Eli Ruiz | Democrat
Newly sworn-in NYS Supreme Court Judge Stephan Schick, art right, tries out his new robes in Friday’s ceremony. Applauding, from left: Tim Havas of Legal Aid, former county District Attorney Steve Lungen, and county Bar Association President Michael Mednick.
Stephan Schick gets elevated
Story by Eli Ruiz
MONTICELLO January 4 After more than 35-years as an attorney in Sullivan County the last 17 of which he spent at the county’s Legal Aid Panel Inc., first as chief trial attorney and lately as its executive director Stephan Schick was formally sworn in Friday afternoon as the first Sullivan County resident elected to serve in the New York Supreme Court’s 3rd Judicial District since the Hon. Justice Anthony Kane’s 2002 elevation to the district’s Appellate Division.
The oldest Supreme Court with general original jurisdiction in the country, the court was established in 1691 by the Colony of New York as the “Supreme Court of Judicature.” The New York State Supreme Court is comprised of a trial unit and an appellate unit, with the Court of Appeals the highest court in New York State.
In the November 6 election, Schick and Richard Mott of Colombia County also a Democrat managed to unseat incumbent Republicans E. Michael Kavanagh, of Woodstock, and Bernard Malone, of Delmar, from their respective state Supreme Court benches.
Schick, 59, was elected to a 14-year term. The 3rd Judicial District encompasses Sullivan, Ulster, Greene, Colombia, Schoharie, Albany and Rensselaer counties. Elected term notwithstanding, a New York State Supreme Court Justice is required to retire at the end of the calendar year in which he reaches the age of 70. However, and subject to annual review, a justice in the NYS Supreme Court may serve until age 76.
Sullivan County Court Judge Frank LaBuda spoke at the swearing-in, and said, “Few people are blessed by God and are fortunate enough to have their tomorrow today. Stephan, you have worked long and hard for over a quarter of a century for your tomorrow, and indeed your tomorrow is today as you have achieved the pinnacle of a lawyer’s success in becoming a judge who rules over lawyers and the law in the courtroom.
“For being a good judge you must not only know the law, but you must also know people,” added LaBuda. “And the thousands of people you have represented and helped in the courtroom again bear testament to your judicial qualities of acting in the best interests of the law and of society as a whole. You can and will make a difference in the lives of all people who come before you,”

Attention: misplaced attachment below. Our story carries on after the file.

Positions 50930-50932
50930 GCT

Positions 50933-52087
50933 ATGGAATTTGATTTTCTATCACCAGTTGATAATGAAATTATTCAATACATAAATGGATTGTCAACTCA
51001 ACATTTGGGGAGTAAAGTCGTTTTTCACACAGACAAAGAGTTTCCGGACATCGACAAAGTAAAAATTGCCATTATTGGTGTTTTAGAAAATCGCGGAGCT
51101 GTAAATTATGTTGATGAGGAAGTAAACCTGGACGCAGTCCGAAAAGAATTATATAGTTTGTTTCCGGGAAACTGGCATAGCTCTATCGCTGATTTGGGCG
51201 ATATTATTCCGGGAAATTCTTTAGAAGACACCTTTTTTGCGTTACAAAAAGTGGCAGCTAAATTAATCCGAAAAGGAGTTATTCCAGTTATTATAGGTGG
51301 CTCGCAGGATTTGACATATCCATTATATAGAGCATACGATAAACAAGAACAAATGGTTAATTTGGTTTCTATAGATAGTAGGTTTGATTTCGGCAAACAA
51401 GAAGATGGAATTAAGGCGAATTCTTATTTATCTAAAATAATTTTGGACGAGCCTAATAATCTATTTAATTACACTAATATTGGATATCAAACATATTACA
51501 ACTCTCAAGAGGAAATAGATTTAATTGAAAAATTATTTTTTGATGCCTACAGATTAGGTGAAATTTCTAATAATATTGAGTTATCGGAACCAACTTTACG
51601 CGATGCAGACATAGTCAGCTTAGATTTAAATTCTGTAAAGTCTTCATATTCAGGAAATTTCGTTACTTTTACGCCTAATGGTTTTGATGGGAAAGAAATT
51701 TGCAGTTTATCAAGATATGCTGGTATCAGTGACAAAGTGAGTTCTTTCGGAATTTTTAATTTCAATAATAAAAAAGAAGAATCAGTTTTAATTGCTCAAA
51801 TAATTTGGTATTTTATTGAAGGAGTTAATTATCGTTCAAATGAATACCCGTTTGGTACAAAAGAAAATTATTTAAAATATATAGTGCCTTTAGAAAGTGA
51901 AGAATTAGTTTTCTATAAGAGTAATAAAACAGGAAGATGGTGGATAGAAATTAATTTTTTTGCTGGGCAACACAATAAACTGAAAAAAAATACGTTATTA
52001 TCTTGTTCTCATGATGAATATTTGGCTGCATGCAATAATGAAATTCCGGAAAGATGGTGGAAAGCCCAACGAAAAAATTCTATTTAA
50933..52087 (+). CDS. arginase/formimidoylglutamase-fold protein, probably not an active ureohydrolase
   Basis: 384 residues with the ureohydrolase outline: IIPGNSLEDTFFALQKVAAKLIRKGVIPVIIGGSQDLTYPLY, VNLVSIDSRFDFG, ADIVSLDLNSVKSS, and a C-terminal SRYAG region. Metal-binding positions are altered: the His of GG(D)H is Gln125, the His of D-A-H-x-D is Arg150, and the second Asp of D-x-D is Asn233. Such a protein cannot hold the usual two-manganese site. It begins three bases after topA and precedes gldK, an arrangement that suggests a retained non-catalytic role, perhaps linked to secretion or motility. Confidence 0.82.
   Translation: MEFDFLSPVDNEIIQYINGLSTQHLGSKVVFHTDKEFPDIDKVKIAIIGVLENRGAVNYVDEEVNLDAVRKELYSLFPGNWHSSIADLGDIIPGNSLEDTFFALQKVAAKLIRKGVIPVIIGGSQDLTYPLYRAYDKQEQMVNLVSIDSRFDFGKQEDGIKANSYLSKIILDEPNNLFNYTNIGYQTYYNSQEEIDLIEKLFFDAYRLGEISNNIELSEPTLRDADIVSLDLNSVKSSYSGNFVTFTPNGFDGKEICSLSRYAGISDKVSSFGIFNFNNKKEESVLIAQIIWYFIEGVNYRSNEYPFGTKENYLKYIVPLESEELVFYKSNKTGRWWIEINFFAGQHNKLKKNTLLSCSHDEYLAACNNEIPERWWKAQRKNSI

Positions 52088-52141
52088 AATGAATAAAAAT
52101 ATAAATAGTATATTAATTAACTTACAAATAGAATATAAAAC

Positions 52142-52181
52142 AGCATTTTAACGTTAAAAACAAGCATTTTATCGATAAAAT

Former Sullivan County District Attorney Stephen F. Lungen was also in attendance and talked about the many high profile cases Schick and he, as Lungen put it, “Squared-up on.”
“It’s a great irony that I was even asked to speak at this occasion, the irony being that we [Schick and Lungen] were so opposite in our careers . . . we’re politically of different parties, which never interfered with what we did, but our professions made us adversaries,” explained Lungen. “You learn a lot about a person when you’re in courtroom with them with those kinds of high stakes… Steve proved himself as an excellent trial attorney and adversary, he was a terrific advocate for the indigent… they got the best defense from him. He was hard working, extremely well prepared and highly respected and he is as always, humble,” added Lungen.
Supreme Court Judge Christopher Cahill, of Ulster County, administered the oath of office to Schick as wife Donna looked on in the public gallery of the courtroom,
An emotional Donna Schick then assisted Cahill in the ceremonial robing ceremony after which a visibly moved, and now “Honorable Judge Schick,” addressed the audience. “This building is a home to me. I probably have spent more waking hours in the last 35 years inside this building than I’ve spent inside my own home… . I just feel at home in the now three courtrooms that are in this building, I feel naturally in a place that is where I want to be.”
Pointing toward LaBuda, Schick remarked, “I think I’ve learned, certainly in the past 20 years, more than I think I wanted to learn.… It’s about the fact that Judge LaBuda is an example of a person who is a judge who understands that there has to be more to life than just a job and being a judge. I hope that while I’m a judge that I can approach the fulfillment of life that you [Judge LaBuda] have outside of being a judge in all of the things that you do. You lead such a rich life outside of the practice of being a judge, and when you were a lawyer, outside of that… I just hope that I can do half of the things that you have.”
Added Schick, “I hope that in the coming years, starting next week, that my being here as a judge in this courthouse will reflect all of the things that I’ve learned, the fact that I feel like I’m home when I’m here, the fact that I think as a litigator, as Steve Lungen said, that I’ll know how to make sure that each attorney has a full opportunity to present his or her case. I know how important that is and how important it is that there be justice and fairness where cases are involved. I can pledge to you that I will do everything in my power, including all that I’ve learned from some of the finest judges that you will ever be in front of, to be as fair and decent as I possibly could.”